Equals is a Gattica rehash insofar as it uses mid-century (read: old fashioned) modernism to represent a medicalized and bureaucratic dystopian future. Here though, the architecture is more central (and beautiful) and the love story is between seemingly younger characters. (The apparent youthfulness of the protagonists is important in the final act which cleverly cribs the last act of Romeo and Juliette.)
Although there are specifics to the story—it’s a postbellum world in which emotion (and so war) has been eliminated—these details don’t really matter because this is a love story about the allegorical possibilities blankness. Blank walls. Blank faces. Blank narratives. As a result, the movie is self-consciously “about” anything you read into it. Sexuality. AIDS. Depression. ADHD. The psycho-sociology of illness. I’m not sure any of this is very interesting and suspect that to the extent any of it is, it’s because the topic (rather than the movie) is interesting and that the movie therefore serves as a useful example or object for discussion.
As I watched I was caught up primarily in the acting. Blankness is hard to perform in film because, at it’s base, convincing cinematic performance involves creating a mildly blank expression that can be read by the spectator through projection. Yes, there are big scenes and “Moments” where the screen actor plays large and loud and broadcasts a feeling. But most of the time, actors underplay and merely suggest. Making the blankness that they normally use to create an effect visible as the effect itself is clearly difficult, and in the first act, I didn’t find Hoult and Stewart very engaging or convincing. However, once they are allowed to become people, they bloom (beneath the still blank surface of their faces) and things pick up .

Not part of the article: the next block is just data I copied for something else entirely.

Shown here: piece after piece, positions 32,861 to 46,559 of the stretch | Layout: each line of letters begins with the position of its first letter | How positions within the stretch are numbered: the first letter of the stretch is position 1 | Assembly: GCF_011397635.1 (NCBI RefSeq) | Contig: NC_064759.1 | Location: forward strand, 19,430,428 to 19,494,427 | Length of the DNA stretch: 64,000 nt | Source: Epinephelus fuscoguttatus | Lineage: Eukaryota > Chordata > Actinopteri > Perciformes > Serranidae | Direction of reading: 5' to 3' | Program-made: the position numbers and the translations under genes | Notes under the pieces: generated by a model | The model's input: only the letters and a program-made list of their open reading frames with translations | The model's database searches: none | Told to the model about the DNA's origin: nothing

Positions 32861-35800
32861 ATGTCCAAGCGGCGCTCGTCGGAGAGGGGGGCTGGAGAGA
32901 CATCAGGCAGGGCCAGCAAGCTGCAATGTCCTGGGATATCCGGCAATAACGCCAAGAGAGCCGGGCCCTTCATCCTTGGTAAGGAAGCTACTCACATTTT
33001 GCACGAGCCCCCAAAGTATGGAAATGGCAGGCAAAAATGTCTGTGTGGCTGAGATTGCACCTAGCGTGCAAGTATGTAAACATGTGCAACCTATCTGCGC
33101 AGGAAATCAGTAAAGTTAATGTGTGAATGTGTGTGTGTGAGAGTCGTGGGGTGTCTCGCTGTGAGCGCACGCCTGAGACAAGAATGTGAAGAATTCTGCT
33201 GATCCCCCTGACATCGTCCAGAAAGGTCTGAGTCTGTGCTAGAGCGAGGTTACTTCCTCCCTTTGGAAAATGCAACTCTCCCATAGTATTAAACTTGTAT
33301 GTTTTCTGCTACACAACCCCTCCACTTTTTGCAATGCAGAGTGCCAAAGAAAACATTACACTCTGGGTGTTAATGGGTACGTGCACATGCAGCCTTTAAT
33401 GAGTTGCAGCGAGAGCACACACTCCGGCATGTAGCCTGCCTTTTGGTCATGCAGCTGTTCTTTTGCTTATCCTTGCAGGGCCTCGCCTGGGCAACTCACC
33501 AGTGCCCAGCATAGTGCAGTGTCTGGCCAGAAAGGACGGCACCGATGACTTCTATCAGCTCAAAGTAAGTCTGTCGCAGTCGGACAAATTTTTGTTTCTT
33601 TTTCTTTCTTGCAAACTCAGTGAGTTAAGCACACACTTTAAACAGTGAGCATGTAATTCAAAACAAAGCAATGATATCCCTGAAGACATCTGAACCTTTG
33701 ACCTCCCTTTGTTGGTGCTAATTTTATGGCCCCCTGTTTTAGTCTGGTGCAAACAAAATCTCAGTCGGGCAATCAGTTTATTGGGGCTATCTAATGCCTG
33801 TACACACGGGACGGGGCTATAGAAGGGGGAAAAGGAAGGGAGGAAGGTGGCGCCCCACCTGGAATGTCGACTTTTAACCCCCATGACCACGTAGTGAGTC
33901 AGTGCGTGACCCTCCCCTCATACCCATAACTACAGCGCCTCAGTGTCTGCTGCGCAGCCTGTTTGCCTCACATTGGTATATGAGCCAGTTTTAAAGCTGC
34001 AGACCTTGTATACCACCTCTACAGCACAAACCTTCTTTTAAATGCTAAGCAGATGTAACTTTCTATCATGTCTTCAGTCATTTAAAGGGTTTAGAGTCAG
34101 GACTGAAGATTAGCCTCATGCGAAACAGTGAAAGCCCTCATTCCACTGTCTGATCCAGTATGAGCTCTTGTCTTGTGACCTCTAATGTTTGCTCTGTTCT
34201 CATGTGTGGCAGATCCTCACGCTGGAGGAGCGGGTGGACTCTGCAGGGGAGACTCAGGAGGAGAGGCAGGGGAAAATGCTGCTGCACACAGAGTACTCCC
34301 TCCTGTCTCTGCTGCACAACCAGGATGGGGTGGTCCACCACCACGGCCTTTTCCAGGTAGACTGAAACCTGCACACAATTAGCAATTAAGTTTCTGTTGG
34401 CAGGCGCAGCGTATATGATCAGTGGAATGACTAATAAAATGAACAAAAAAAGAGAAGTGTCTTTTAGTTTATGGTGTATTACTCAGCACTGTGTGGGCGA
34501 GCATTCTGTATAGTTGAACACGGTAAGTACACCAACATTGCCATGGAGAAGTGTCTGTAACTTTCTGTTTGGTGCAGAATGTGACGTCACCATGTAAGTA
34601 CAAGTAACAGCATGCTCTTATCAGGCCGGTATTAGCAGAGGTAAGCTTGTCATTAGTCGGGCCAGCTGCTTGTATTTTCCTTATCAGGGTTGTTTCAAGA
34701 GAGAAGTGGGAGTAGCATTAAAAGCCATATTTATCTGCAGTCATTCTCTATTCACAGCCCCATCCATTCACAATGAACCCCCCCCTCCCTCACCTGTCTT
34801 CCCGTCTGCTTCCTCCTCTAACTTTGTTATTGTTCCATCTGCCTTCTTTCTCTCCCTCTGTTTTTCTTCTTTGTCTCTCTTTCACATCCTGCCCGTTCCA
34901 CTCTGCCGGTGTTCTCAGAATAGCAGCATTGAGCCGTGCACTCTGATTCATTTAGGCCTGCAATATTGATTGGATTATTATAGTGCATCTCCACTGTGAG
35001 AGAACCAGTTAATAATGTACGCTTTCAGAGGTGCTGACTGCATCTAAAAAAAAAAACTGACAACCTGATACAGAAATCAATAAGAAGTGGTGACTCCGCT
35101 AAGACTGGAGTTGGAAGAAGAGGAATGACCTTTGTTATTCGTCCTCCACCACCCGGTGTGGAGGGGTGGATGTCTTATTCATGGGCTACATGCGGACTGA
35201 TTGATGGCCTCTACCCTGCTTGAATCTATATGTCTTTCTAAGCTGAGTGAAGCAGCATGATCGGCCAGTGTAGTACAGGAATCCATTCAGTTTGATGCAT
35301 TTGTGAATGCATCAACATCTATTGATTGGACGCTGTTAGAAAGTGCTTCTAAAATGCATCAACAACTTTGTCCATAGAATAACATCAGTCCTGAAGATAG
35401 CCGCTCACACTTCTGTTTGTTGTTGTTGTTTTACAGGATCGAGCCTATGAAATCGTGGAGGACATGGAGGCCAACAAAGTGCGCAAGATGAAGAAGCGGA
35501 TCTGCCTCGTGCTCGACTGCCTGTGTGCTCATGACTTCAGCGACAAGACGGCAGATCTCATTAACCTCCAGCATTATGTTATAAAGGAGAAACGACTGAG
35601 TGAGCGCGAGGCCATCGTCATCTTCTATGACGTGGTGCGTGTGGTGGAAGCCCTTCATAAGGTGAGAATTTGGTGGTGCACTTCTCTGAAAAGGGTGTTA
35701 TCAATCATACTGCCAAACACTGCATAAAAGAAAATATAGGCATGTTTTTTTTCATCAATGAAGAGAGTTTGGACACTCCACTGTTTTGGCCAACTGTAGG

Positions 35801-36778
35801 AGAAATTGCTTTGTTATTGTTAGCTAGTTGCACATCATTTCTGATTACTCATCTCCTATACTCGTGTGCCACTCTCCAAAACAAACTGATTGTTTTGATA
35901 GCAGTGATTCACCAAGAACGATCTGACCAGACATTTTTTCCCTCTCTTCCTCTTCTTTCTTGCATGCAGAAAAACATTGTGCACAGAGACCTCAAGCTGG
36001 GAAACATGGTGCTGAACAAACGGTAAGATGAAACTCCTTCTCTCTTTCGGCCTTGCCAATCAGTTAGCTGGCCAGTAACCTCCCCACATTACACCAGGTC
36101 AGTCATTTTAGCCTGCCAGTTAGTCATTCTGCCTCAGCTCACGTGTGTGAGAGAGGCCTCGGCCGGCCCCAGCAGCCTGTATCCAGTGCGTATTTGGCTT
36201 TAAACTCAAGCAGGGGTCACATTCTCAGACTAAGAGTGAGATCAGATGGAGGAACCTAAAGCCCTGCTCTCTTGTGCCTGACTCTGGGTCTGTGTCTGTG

As a side-note, Kristen Stewart playing blank and emotionally dull looked like Kristen Stewart playing Bella from the Twilight movies. When suddenly she began to play a person in love and happy, it was like watching a completely different actor. Seeing this film has convinced me she’s a real talent. I’m actually looking forward to seeing her in other movies now.